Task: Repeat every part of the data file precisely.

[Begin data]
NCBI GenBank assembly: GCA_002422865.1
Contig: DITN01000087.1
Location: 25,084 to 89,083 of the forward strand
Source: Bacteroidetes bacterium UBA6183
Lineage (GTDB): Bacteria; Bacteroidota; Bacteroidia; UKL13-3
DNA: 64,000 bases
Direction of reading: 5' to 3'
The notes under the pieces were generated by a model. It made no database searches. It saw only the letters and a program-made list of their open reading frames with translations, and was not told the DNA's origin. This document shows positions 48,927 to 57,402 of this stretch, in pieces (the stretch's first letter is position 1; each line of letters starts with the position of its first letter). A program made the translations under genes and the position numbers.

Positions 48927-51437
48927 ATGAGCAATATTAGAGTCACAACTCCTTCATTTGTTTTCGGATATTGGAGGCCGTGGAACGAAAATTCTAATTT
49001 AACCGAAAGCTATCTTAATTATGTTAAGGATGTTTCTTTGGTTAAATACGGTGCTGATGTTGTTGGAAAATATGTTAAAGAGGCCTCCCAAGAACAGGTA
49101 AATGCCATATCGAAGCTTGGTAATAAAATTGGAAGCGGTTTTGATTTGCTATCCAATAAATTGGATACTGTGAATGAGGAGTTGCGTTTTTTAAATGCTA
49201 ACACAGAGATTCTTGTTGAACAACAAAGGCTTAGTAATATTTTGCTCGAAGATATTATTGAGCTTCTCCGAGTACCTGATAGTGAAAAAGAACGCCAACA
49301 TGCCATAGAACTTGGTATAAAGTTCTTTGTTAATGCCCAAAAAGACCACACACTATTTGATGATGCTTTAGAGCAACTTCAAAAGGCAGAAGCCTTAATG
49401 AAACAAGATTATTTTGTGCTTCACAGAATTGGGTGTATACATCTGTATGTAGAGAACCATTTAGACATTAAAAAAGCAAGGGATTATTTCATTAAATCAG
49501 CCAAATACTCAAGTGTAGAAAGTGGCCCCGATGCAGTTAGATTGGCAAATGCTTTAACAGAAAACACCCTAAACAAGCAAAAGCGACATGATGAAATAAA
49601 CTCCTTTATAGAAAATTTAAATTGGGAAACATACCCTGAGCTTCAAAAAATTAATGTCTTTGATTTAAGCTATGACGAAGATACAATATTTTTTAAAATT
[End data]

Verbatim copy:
NCBI GenBank assembly: GCA_002422865.1
Contig: DITN01000087.1
Location: 25,084 to 89,083 of the forward strand
Source: Bacteroidetes bacterium UBA6183
Lineage (GTDB): Bacteria; Bacteroidota; Bacteroidia; UKL13-3
DNA: 64,000 bases
Direction of reading: 5' to 3'
The notes under the pieces were generated by a model. It made no database searches. It saw only the letters and a program-made list of their open reading frames with translations, and was not told the DNA's origin. This document shows positions 48,927 to 57,402 of this stretch, in pieces (the stretch's first letter is position 1; each line of letters starts with the position of its first letter). A program made the translations under genes and the position numbers.

Positions 48927-51437
48927 ATGAGCAATATTAGAGTCACAACTCCTTCATTTGTTTTCGGATATTGGAGGCCGTGGAACGAAAATTCTAATTT
49001 AACCGAAAGCTATCTTAATTATGTTAAGGATGTTTCTTTGGTTAAATACGGTGCTGATGTTGTTGGAAAATATGTTAAAGAGGCCTCCCAAGAACAGGTA
49101 AATGCCATATCGAAGCTTGGTAATAAAATTGGAAGCGGTTTTGATTTGCTATCCAATAAATTGGATACTGTGAATGAGGAGTTGCGTTTTTTAAATGCTA
49201 ACACAGAGATTCTTGTTGAACAACAAAGGCTTAGTAATATTTTGCTCGAAGATATTATTGAGCTTCTCCGAGTACCTGATAGTGAAAAAGAACGCCAACA
49301 TGCCATAGAACTTGGTATAAAGTTCTTTGTTAATGCCCAAAAAGACCACACACTATTTGATGATGCTTTAGAGCAACTTCAAAAGGCAGAAGCCTTAATG
49401 AAACAAGATTATTTTGTGCTTCACAGAATTGGGTGTATACATCTGTATGTAGAGAACCATTTAGACATTAAAAAAGCAAGGGATTATTTCATTAAATCAG
49501 CCAAATACTCAAGTGTAGAAAGTGGCCCCGATGCAGTTAGATTGGCAAATGCTTTAACAGAAAACACCCTAAACAAGCAAAAGCGACATGATGAAATAAA
49601 CTCCTTTATAGAAAATTTAAATTGGGAAACATACCCTGAGCTTCAAAAAATTAATGTCTTTGATTTAAGCTATGACGAAGATACAATATTTTTTAAAATT